Deferred Profit Sharing Plan
A (DPSP) is an arrangement similar to a Defined Contribution Pension Plan (DCPP) whereby an employer distributes a portion of pre-tax profits to selected employees.
The pension amount is not known in advance and is determined by the amount of contributions, investment returns and annuity and interest rates at the plan member’s retirement. In contrast to a DCPP, plan members cannot make contributions and the employer’s contribution is dependent on company profits. Employers may contribute an amount no greater than 9% of the employee’s earnings for the current calendar year to the maximum contribution limit (half of the Registered Pension Plan maximum). The employer’s contributions are a tax deductible expense and are not a taxable benefit to the plan member.
Advantages of a Deferred Profit Sharing Plan:
- Easy to communicate and administer;
- Contributions are tax deductible to the employer;
- Contributions are not taxable to the plan member;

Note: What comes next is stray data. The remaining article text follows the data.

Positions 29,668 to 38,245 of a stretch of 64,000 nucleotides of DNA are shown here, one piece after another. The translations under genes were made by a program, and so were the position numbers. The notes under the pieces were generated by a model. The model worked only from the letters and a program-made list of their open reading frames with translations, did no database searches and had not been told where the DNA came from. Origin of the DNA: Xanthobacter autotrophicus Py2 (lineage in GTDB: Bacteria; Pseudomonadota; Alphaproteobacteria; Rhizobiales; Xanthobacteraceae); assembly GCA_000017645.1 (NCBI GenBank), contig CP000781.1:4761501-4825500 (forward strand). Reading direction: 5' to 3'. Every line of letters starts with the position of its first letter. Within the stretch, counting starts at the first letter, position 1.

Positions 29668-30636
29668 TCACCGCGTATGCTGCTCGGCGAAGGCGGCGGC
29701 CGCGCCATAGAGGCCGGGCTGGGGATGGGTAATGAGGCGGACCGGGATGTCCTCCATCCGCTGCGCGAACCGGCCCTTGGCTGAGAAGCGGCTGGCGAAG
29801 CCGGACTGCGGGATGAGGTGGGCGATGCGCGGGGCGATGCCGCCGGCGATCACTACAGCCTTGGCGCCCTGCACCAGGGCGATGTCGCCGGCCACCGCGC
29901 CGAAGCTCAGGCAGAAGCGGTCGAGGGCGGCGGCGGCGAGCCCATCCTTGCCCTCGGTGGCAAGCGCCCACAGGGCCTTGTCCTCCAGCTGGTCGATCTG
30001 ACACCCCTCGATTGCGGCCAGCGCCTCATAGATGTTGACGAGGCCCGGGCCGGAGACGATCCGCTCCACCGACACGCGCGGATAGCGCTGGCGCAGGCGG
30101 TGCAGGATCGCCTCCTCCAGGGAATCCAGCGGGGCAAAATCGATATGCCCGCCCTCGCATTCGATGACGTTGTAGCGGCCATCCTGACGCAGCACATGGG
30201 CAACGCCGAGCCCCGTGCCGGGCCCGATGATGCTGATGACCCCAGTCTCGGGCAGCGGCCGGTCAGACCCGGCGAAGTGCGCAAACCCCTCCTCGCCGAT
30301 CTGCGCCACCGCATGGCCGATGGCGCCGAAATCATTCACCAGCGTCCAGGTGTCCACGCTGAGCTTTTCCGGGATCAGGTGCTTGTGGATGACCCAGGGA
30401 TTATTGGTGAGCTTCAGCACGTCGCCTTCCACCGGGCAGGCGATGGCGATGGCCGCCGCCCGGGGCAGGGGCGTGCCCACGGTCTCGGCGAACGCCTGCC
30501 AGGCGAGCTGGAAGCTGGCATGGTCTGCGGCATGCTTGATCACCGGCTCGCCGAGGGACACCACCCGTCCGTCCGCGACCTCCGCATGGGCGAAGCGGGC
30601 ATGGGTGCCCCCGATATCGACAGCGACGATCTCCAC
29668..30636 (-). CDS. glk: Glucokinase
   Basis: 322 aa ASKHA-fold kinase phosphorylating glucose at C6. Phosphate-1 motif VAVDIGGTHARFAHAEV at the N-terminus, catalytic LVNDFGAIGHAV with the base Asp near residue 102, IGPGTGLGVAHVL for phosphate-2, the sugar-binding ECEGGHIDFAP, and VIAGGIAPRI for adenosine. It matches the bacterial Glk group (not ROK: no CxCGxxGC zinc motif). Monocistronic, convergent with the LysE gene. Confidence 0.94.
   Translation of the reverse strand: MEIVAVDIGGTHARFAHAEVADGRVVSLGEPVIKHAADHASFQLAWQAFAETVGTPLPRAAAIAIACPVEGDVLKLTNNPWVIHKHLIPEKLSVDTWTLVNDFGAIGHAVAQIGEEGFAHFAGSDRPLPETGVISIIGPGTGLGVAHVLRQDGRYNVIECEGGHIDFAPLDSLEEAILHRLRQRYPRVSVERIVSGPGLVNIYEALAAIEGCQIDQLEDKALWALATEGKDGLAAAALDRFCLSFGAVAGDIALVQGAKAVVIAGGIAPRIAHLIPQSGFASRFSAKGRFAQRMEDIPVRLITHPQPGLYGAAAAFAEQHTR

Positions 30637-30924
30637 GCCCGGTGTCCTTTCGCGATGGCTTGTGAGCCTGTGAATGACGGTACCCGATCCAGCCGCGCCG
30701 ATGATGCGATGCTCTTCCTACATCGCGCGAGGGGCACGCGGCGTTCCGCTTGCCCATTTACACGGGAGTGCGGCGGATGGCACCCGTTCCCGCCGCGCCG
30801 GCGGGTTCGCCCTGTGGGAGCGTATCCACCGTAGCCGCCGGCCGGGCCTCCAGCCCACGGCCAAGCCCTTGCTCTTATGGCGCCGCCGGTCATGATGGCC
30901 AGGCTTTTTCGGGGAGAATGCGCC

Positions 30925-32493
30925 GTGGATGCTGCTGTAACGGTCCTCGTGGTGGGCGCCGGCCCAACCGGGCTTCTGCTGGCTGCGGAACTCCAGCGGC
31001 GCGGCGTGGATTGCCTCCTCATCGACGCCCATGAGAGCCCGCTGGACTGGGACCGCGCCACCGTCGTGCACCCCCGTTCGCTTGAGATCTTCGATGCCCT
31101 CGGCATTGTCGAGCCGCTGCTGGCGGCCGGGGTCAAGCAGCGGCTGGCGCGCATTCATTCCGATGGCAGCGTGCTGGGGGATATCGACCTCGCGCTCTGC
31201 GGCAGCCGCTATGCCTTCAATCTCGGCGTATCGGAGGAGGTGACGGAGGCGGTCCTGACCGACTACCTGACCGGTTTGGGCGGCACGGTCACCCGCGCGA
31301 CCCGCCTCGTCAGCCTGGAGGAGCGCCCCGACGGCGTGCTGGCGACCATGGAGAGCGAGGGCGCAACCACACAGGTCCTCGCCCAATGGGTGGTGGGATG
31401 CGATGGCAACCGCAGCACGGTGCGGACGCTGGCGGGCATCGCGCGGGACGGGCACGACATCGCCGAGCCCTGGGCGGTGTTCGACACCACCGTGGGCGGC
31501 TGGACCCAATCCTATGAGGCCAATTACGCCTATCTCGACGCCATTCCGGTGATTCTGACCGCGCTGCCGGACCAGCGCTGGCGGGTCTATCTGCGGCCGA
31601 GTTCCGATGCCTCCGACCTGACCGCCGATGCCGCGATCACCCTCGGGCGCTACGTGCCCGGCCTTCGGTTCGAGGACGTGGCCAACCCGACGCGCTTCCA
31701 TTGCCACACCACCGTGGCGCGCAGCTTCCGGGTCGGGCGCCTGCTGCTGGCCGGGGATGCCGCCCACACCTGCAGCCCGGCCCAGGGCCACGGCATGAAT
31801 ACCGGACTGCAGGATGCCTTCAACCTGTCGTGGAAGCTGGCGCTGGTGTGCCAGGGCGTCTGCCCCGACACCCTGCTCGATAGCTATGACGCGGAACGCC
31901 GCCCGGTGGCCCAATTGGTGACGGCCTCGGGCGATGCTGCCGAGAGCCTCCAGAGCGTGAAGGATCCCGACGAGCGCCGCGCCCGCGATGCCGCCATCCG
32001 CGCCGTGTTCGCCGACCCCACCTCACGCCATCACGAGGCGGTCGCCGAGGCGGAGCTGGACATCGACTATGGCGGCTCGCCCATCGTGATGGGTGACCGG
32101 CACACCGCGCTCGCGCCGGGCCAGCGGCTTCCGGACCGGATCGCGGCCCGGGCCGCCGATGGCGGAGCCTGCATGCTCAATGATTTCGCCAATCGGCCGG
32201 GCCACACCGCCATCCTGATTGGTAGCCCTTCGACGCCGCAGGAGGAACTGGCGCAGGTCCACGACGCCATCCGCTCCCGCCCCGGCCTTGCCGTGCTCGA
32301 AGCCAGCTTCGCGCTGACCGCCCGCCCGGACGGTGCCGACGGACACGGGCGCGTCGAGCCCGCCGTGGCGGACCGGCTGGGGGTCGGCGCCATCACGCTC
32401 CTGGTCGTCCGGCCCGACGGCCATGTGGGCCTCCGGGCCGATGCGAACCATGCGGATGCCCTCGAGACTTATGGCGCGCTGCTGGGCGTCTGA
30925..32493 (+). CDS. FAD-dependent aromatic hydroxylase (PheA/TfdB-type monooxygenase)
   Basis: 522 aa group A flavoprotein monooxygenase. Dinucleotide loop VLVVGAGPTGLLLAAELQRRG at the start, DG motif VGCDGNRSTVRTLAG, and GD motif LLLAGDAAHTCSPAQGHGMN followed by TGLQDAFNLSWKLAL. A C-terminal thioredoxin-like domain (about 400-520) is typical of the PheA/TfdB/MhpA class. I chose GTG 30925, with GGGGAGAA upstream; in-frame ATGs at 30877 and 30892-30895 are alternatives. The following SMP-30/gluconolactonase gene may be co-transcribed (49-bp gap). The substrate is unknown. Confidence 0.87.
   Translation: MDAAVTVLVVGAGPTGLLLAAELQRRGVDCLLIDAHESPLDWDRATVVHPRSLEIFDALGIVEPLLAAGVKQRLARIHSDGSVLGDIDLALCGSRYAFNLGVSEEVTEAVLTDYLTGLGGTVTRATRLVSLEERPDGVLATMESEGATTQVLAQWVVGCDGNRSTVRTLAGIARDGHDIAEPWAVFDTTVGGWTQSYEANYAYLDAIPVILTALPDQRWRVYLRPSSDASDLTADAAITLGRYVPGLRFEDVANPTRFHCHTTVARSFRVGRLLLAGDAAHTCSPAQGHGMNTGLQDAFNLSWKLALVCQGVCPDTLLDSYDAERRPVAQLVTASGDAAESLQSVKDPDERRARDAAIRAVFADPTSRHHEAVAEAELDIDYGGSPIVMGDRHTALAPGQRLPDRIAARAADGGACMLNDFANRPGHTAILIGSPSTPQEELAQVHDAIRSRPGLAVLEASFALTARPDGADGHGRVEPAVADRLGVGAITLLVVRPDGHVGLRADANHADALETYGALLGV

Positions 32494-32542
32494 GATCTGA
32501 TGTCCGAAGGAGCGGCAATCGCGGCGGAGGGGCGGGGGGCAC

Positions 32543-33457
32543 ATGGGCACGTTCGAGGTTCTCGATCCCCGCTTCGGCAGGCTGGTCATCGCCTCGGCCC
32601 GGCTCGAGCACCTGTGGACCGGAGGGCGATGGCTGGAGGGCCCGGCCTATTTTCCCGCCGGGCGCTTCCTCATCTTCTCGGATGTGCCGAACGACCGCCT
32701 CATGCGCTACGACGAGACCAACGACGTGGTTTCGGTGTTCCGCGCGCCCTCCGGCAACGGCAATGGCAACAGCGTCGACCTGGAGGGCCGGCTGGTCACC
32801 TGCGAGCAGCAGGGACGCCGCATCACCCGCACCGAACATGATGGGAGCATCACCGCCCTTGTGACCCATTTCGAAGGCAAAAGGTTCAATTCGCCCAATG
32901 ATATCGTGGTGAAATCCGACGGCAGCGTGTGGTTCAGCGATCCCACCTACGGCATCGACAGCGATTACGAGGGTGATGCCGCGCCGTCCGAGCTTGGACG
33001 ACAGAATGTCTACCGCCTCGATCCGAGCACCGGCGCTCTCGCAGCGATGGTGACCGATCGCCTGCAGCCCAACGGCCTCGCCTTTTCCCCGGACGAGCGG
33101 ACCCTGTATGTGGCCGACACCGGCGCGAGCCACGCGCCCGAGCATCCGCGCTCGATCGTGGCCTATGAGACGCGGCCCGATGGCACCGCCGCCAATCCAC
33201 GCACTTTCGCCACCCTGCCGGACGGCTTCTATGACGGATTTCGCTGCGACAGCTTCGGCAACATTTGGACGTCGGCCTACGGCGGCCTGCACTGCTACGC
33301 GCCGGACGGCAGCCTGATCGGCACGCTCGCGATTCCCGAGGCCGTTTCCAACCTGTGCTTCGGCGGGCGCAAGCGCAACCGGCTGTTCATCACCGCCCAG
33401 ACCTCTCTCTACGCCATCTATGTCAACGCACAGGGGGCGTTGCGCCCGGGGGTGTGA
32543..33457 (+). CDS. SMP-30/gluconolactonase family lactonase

- Employer contributions are not subject to EI and CPP/QPP deductions;
- Tax deferred returns on investments;
- Fewer problems over future funding, over-funding, or plan surplus;
- Provides plan members a direct interest in company profitability;
- Employer expenses are reduced when the company is not profitable.
Disadvantages of a Deferred Profit Sharing Plan:
- Employee contributions not permitted;
- Contributions or plan can be cancelled at any time by employer (disadvantage to employee);
- Contributions by employer are unpredictable:
- Benefit is not guaranteed;
- Benefit for older employees may be smaller as compared to a Defined Benefit Plan due to reduced investment time.